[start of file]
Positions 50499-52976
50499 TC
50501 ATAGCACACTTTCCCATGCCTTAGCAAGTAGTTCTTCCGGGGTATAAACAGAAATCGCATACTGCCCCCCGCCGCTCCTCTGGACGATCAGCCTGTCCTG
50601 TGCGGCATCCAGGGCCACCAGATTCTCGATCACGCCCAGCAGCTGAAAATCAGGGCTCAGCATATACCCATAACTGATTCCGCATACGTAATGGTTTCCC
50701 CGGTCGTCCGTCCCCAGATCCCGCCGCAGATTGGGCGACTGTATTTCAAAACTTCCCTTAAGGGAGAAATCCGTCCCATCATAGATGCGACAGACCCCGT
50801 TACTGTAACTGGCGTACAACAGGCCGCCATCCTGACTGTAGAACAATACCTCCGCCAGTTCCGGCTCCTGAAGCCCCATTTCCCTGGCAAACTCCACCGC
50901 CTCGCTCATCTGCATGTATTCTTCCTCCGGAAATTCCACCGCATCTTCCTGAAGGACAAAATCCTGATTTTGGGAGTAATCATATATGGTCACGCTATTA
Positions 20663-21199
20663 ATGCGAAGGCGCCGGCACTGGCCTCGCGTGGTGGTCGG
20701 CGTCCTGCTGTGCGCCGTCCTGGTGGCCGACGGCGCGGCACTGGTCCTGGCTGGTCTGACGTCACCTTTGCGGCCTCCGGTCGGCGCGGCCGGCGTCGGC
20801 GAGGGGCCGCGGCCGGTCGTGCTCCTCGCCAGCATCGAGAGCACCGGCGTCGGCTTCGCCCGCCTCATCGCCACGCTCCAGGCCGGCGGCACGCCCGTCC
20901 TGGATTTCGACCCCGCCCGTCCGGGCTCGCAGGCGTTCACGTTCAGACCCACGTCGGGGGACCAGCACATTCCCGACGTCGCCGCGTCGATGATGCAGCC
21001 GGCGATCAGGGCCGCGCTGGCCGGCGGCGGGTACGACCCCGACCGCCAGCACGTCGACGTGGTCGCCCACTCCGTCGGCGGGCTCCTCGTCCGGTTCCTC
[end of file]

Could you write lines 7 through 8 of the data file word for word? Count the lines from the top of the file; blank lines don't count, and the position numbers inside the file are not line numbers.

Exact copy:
50901 CTCGCTCATCTGCATGTATTCTTCCTCCGGAAATTCCACCGCATCTTCCTGAAGGACAAAATCCTGATTTTGGGAGTAATCATATATGGTCACGCTATTA
Positions 20663-21199